Winter Shelter Plan, Electrical Fire 96 Gerrard Street E, and COVID-19 Updates

With Halloween behind us, I want to thank you for your ingenuity in successfully adapting your celebrations this year. Yesterday, Dr. de Villa reported that while there was significantly less door-to-door trick-or-treating, many of you showed your creativity with safely distanced costume parades and elaborate decor. BlogTO even published this article featuring some of the most creative and elaborate decorations I’ve ever seen! 

As many Torontonians begin celebrating Diwali in the coming weeks, I urge you to continue making these safer choices. Diwali is known as the Festival of Lights and is celebrated over the coming weeks by our Hindu communities. The Indo Canada Arts Council describes Diwali as the “spiritual victory of light over darkness, good over evil, and knowledge over ignorance.” I believe this to be our greatest strength in stopping the spread of COVID-19. With greater knowledge, we shall overcome. 

Today, despite recording the highest number of cases in a single day, the Province announced another COVID-19 framework for re-opening Toronto and other hot spot areas in the province. I know that the constant changes in protocols are confusing, and I will provide a deeper review of the plan on Thursday once Dr. de Villa and I have each had a chance to review it carefully. I have full confidence that our Medical Officer of Health will provide the best advice on what Toronto needs to do to contain the virus and keep us safe. 

Unfortunately, this year continues to present innumerable challenges for our communities. It is heartbreaking to learn of an electrical fire at 96 Gerrard Street East, a student housing co-op, early this morning. Toronto Fire Services has been on site since midnight, and I have been personally assured by both the TFS Deputy Chief and the President of the Board of Neill-Wycik Co-operative College that everyone is safe and accounted for now. The Office of Emergency Management has been activated and they are working alongside the Red Cross and TFS to monitor the situation. I will continue to offer support to TFS, the co-op and community residents as they move forward in building repairs and re-establishing their homes. You can read my full statement here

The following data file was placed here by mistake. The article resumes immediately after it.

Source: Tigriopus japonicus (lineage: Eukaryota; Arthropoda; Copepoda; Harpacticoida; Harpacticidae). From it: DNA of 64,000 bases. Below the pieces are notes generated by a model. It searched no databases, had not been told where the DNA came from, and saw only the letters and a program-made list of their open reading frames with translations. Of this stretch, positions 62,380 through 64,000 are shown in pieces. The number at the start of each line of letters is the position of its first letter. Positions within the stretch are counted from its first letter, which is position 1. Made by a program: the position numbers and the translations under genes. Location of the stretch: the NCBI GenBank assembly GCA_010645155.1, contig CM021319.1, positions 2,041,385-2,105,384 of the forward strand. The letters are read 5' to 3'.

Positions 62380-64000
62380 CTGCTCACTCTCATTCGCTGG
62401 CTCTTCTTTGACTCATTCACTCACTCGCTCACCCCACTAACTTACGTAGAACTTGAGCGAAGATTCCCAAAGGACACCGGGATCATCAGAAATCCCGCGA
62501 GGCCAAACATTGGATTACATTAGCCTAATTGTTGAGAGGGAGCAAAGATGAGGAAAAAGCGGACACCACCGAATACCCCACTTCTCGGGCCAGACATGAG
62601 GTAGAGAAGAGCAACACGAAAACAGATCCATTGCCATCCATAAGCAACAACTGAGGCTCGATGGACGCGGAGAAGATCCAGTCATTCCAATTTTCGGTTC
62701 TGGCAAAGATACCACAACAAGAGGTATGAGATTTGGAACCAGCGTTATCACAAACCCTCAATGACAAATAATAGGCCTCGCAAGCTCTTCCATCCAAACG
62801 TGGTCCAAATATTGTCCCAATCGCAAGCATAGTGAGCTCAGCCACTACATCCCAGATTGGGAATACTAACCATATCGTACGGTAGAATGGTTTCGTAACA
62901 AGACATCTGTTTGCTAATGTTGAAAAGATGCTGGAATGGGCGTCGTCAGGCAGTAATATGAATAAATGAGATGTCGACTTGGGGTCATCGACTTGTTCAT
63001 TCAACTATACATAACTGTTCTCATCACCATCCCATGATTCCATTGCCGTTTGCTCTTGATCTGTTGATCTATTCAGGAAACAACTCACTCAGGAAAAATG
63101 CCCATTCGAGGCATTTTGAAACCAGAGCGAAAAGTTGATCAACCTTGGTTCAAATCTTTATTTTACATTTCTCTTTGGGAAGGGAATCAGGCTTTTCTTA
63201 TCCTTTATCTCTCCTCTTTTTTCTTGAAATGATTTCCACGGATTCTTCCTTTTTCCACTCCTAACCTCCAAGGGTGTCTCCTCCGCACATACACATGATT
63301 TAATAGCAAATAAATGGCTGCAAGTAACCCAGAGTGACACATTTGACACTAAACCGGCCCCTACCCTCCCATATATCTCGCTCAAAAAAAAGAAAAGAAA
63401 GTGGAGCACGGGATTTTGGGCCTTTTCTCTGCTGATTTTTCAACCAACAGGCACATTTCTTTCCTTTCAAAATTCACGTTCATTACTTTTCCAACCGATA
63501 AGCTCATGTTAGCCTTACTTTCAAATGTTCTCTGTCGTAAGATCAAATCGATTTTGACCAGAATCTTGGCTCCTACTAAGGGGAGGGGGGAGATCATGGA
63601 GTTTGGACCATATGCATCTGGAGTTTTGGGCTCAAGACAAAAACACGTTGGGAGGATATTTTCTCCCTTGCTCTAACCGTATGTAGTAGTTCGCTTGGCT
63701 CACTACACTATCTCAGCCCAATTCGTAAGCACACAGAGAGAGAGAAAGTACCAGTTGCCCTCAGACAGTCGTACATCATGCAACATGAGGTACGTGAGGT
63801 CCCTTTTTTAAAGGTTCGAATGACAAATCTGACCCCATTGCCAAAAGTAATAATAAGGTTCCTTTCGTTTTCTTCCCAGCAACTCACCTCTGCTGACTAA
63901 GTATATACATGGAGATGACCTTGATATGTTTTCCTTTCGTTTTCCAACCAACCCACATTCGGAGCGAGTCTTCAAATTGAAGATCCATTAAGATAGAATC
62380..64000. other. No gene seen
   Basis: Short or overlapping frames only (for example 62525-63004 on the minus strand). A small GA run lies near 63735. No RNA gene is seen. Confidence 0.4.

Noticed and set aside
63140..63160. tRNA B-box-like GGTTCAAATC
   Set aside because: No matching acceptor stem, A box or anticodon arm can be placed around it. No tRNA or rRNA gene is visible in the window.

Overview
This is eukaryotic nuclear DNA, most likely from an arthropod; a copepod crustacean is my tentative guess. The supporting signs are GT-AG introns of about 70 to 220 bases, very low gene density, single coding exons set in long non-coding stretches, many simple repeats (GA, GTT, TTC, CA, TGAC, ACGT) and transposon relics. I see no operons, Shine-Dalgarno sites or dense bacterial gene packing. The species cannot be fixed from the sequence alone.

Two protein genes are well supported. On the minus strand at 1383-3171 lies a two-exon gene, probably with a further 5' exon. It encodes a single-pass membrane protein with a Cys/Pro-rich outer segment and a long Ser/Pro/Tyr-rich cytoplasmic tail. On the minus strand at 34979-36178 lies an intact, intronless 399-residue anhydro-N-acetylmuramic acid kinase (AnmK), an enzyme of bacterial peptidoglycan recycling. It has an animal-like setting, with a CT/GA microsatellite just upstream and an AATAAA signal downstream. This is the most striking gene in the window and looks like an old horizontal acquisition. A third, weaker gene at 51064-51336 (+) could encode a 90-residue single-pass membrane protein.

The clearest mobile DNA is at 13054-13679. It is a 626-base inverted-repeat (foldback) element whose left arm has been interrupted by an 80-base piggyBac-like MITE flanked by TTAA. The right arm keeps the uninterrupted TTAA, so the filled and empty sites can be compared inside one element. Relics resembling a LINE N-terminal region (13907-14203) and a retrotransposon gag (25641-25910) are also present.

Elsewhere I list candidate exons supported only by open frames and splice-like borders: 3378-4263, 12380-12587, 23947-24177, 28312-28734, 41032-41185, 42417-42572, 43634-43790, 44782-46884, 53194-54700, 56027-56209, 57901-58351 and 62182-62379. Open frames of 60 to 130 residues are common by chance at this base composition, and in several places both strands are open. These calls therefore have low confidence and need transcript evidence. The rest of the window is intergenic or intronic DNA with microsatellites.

I am grateful for your ongoing patience and messages of support for residents currently sleeping outdoors. Everyone has the right to housing and personal safety, and this includes all communities, including those impacted by the encampments. City staff are working hard to ensure that everyone staying outdoors is repeatedly offered support and indoor accommodations. COVID has exasperated an already dire homelessness situation, and it is incumbent on all of us to help those in need. 

My priority this winter is to get everyone inside. Last week, City Council passed the winter shelter plan, which includes the opening of additional indoor spaces, which will provide access to regular meals, sanitation facilities, health care and caseworkers to help connect them to long term housing. After regular attendance at encampments across the City, staff believe they have enough space to ensure everyone has an indoor space to sleep. If they do not, City Council has empowered City staff to use their best judgement and to do whatever it takes with the additional funding to ensure everyone single person staying outdoors has the offer of housing and shelter beds this winter. 

I have heard from support workers that shelter spaces are not always available, despite being told there is capacity in the system. To get an accurate account, I moved a motion asking staff to track and report the number of people in real-time seeking a shelter or respite bed, the number of people accommodated, and the number of people turned away.

I have also heard that some people dispute the total number of people currently living in tents, so I moved a motion that requires staff to develop plans to rapidly scale up available shelter beds should the number of people sleeping outside outstrip the numbers projected in the 2021 Shelter Infrastructure Plan. 

The dispute in the number of people living outside points to the larger challenge of trying to adequately support people who are sheltered in informal encampments across the City. Access to hot food, water, and sanitation facilities was challenging at sites across the city. Those challenges will get worse as the winter sets in.